Civil Rights Suit Filed Over Cop's Punch

"They punch and ask questions later, basically," says LaMonte Simmons

By Charlie Wojciechowski and BJ Lutz
|  Wednesday, Jul 6, 2011  |  Updated 4:44 PM CDT
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In a federal lawsuit, LaMonte Simmons says dozens of officers witnessed another officer attack him but failed to intervene. A neighbor captured video of the incident.

In a federal lawsuit, LaMonte Simmons says dozens of officers witnessed another officer attack him but failed to intervene. A neighbor captured video of the incident.

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A West Pullman man has filed a federal lawsuit against the city, alleging that Chicago police officers violated his civil rights by failing to intervene when one of their own attacked him without warrant or provocation.

LaMonte Simmons, 24, said two Chicago police officers on Aug. 3, 2009 entered a home he was in without a warrant and put one of his friends in a choke-hold.  He said that when in inquired why they were having that way, the officers told him to leave.

Video recorded from a neighbor's cell phone shows Simmons later standing down the street from the home at West 120th Street and South Stewart Avenue. It shows a third officer walk down to him and punch him in the face.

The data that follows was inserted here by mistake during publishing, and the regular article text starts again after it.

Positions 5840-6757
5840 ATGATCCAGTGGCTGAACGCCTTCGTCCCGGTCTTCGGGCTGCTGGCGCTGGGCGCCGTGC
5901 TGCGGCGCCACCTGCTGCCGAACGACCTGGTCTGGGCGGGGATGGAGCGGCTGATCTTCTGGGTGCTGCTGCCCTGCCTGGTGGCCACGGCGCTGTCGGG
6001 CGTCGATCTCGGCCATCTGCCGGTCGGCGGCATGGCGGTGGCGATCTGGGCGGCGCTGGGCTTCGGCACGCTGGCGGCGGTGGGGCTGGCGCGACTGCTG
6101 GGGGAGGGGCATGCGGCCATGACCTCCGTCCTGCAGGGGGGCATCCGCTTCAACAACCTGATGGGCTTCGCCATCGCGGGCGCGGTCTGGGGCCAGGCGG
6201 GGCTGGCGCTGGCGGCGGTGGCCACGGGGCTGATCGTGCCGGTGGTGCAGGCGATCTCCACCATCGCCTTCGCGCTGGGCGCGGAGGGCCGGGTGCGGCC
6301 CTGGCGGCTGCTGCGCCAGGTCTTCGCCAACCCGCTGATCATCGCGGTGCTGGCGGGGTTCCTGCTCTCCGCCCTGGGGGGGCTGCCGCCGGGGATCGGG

"There were easily a dozen police officers on the scene who watched this particular police officer walk up to LaMonte and punch him in the face.  None of those police officers acted; none of them reported it; none of them acted to suggest that anyone had done anything wrong," said Jon Loevy, Simmons' attorney.

Simmons said he was illegally arrested and later charged with six counts of assaulting a police officer.  He was acquitted of all charges during a trial last year.

"While the police officer is walking up to LaMonte, he puts his leather gloves on.  And at the trial, he testified that he put the leather gloves on because he didn't want to get any blood on his hands," said Loevy.

Simmons said he filed the federal civil rights suit against the department because he doesn't want others to go through what he did.

"I can see the reason people in that neighborhood don't trust police.  They punch and ask questions later, basically," he said.

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